Sunday, July 1, 2012

New Horizons Youth Ministries Expelled from Haiti in 1974

New Horizons Youth Ministries' first overseas academy, Caribe-Vista Youth Safari, was established in Haiti
In 1974, they moved to the Dominican Republic. They changed their name to Caribe-Vista. (Five years later, after a 1979 Congressional Report alleging abuse, it would become Escuela it is known as Caribbean Mountain Academy).Various rumors were given for the program’s move, usually casting blame upon the students:  some kid had burned down native huts in Haiti.  A girl had run away and been forced into prostitution.
However, an article from 1974, tells the truth.
The program was cited by Michigan officials for being unlicensed and not offering proper care.  They were particularly concerned with Blossom’s advocacy of corporal punishment resulting in excessive bruises and bleeding.  He also was sending court-ordered students to Haiti who were supposed to be housed at Michigan’s Honey Creek Christian Homes.
The Haitian officials deported Blossom’s organization on drug charges and for not keeping their visas and other documents currentIf the Duvalier regime expels you, you must be really corrupt.

Caribbean Youth Camp Attacked As Unfit by Paper
Detroit (AP) A Caribbean camp housing 18 Michigan youths is unlicensed and may not offer proper care, according to a Detroit newspaper. Half of the youths at the camp were sent there by state probate judges and five of those six judges have ordered their charges returned to the states pending an investigation of the Caribe Vista Youth Safari. The nine other Michigan youths were placed in the camp by their parents.
The sixth judge said he planned to make a decision today after reading a state Supreme Court memo which questioned whether the courts could legally make the placements and which said use of state funds for the care of youths at the facility “may be improper”.
The youths and their director Rev Gordon Blossom, a Baptist minister from Grand Rapids, were deported from Haiti to the Dominican Republic because of drug charges and because Haitian officials said they failed to keep visas and other documents current, the Detroit Free Press said.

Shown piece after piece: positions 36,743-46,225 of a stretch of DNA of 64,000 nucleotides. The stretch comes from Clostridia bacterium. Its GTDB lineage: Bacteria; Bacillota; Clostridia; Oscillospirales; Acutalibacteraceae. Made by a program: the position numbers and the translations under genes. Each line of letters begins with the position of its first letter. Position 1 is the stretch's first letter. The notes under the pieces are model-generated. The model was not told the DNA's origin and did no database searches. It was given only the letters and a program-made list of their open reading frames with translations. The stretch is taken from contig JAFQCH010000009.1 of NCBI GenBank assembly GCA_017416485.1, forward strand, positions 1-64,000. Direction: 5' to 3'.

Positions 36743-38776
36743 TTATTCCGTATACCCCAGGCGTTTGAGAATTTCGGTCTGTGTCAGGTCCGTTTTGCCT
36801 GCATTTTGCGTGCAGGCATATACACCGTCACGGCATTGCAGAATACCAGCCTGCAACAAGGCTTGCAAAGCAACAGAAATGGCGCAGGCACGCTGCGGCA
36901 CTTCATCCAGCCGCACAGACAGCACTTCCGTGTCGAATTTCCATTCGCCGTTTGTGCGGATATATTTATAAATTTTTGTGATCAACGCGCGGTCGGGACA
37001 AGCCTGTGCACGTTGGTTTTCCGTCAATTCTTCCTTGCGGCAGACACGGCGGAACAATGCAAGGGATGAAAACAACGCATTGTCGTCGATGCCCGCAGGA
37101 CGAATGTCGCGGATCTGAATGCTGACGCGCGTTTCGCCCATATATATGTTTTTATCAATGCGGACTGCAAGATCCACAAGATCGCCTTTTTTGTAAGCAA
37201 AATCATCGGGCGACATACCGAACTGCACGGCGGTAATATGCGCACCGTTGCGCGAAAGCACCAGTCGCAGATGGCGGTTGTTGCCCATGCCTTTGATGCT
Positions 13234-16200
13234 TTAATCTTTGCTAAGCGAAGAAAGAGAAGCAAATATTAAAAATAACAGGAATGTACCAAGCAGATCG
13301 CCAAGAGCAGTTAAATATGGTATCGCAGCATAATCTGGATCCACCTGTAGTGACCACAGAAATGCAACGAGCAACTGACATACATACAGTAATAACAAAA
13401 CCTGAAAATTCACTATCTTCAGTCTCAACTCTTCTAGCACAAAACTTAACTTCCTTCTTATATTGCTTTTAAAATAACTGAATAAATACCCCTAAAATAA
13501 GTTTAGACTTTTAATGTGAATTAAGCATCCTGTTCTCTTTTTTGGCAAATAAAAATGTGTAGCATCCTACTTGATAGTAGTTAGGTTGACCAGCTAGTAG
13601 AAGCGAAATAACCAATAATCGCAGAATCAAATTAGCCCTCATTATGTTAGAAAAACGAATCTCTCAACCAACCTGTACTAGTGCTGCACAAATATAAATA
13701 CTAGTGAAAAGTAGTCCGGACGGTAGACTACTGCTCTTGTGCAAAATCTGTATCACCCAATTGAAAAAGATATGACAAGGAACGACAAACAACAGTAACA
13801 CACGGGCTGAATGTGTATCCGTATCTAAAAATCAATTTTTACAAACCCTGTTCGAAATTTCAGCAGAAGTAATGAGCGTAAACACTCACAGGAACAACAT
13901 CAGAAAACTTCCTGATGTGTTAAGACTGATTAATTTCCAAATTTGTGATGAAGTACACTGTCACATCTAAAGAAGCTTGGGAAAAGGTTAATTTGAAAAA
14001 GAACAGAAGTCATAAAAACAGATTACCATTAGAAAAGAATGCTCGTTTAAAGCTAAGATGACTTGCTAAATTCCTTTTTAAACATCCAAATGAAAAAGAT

They have since been lodged at two sites on the island, and will be moving to a third camp soon, the paper said.
Judges ordered the youths placed in the camp, believing the 53-year old minister was running a legitimate operation based on what he called “culture shock.”
Blossom believes the disorientation resulting from living in a different country with a strange language, monetary system, life-style and social-political problems will make it easier for the campers to overcome influences that get them into trouble in the first place, the paper said.
Blossom runs a licensed Michigan camp called Honey Creek Christian Homes in Lowell, Michigan. He told judges that their wards would be sent to Honey Creek, then to the Caribbean.
However, the paper said it learned the youths were flown directly to Haiti. Part of the stir that has prompted some judges to order their wards back to Michigan stems from Blossom’s questionable maneuvering and advocacy of corporal punishment. They said they were worried by Blossom’s failure to keep them up to date on what was happening with his charges.
“Kids need a swat on the butt when they mouth off,” Blossom was quoted as saying. However, the Free Press said it learned excessive bruises and bleeding sometimes resulted. Physical punishment has been discontinued, however, and group therapy substituted, the paper said.*
Although some of the judges have deplored Blossom’s operation, he argued in his defense: “If authorities….. are unaware of the sexual abuse, social stigma, destructive influences, and psychological assaults experienced by children in the reform schools, detention centers and mental hospitals to which our kids otherwise would have been sent, we have just cause for their replacement.
“If, while knowing these things, they continue to stifle programs calculated to avoid these traumas, they justly indict themselves in the minds of all knowledgeable persons.”

from the The Daily Globe, Ironwood, Michigan, August 19, 1974, p.6.

*Physical punishment was resumed once NHYM moved to the Dominican Republic.  It was documented in a 1979 Congressional Hearing. 

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